Shake Smart to shake up Norris come September as renovations start for health food chain


Illustration by Lillian Ali

When students stream back to campus in early September, a new retailer is set to greet them on Norris’ first floor: Shake Smart.

Cole Reynolds, Print Managing Editor

The crash of metal hitting the ground echoed through the first floor of Norris University Center Tuesday. The sound’s origin is hidden behind a blank, white wall covering what used to be the Norris Starbucks.

“That’s the sound of progress,” said Corbin Smyth, Norris’ executive director.

Tuesday was a construction day, as workers transformed the space, formerly known affectionately by students as Norbucks. When students stream back to campus in early September, a new retailer is set to greet them on Norris’ first floor: Shake Smart. 

The smoothie chain serves a number of foods, including wraps, Açai bowls and, of course, smoothies, which Shake Smart founder and CEO Kevin Gelfand said will range from $5-7. Affordability, convenience, nutrition and taste are the four criteria by which Gelfand developed the menu, he said. 

“It’s a whole meal in a cup for $7,” Gelfand said.

The idea for Shake Smart came out of Gelfand’s time at San Diego State University, he said. There, healthy options were few and far between, Gelfand remembers, and a smoothie was the best way to satisfy that lack of options.

Since its founding, Shake Smart hasn’t strayed far from its college roots. The chain operates 40 locations, exclusively on college campuses. Gelfand and Smyth said that this model helps Shake Smart optimize the college market in ways that local restaurants cannot.

“They understand the waves and patterns, they understand how to fit into a student union or student rec center,” Smyth said. “They have to be vibrant, they have to have a menu that has that sort of depth. They also have to be quick. That’s really the critical component.” 

Students will order through a kiosk system, Smyth said. That model is particularly adapted to college campuses, he said, which demand a speed of service unlike other markets and have customers with less disposable income. Gelfand said the Northwestern Shake Smart will be able to fulfill up to 120 orders per hour.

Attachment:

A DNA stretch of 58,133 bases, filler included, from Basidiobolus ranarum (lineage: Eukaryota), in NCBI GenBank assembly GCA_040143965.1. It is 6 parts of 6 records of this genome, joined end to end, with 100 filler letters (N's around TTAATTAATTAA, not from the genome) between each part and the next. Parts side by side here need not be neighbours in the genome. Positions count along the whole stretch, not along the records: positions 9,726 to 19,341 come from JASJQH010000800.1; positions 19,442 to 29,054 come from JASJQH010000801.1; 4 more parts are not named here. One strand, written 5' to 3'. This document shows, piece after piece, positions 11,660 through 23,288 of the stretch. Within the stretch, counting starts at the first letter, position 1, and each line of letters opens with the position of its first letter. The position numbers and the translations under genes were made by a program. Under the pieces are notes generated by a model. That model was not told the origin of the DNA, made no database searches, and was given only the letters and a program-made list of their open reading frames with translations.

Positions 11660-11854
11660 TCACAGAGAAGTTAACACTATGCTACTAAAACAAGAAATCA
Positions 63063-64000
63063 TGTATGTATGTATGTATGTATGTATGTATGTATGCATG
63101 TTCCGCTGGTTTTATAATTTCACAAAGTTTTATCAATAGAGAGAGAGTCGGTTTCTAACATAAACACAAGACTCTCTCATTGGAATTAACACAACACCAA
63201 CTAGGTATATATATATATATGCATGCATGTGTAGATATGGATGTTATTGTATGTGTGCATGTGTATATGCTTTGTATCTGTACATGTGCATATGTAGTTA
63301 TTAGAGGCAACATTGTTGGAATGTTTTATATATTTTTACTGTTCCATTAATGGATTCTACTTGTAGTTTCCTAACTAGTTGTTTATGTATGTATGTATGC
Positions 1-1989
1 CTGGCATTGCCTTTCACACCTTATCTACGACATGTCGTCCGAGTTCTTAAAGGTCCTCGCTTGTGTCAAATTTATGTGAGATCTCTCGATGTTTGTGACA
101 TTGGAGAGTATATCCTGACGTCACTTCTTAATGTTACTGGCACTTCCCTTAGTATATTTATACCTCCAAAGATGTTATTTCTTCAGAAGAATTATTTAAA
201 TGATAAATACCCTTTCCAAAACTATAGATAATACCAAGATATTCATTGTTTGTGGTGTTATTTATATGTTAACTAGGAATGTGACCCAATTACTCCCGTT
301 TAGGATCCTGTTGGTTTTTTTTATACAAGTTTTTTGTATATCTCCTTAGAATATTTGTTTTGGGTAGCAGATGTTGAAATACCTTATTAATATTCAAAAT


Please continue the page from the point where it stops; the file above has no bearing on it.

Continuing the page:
“Our brand was built from the ground up, day one, on the university,” Gelfand said.

Another pillar of the company is transparency, Gelfand said. To that end, he said the company makes nutritional information available to customers at the kiosks. However, NU Dining removed similar calorie counts from dining halls in February after hearing from students struggling with eating disorders.

In order to combat the harmful effects of posting calorie counts, Gelfand said that Shake Smart would have a button to allow customers to choose whether they see nutritional information or not.

Smyth also said that the University is working to add a meal exchange for Shake Smart, although the final details of such an offer haven’t yet been confirmed. The lack of meal exchange options, he said, has significantly hurt some vendors, such as the recently shuttered Viet Nom Nom, in the past. 

“We’ve got some late hours, and students are gathering and meeting for group meetings over here,” Smyth said. “It’s nice for them to be able to access some of that [food].” 

The NU Shake Smart is perhaps a long time coming for the University. Gelfand said that he’d been in discussions with Norris for years before the Norbucks location became available.

The store will open as Shake Smart goes through a significant expansion. The chain is attempting to add 10 stores this year, according to Gelfand.

“If college students were choosing their campus food, we’d already be on every campus in the nation,” Gelfand said.

Email: [email protected]

Twitter: @charcole27

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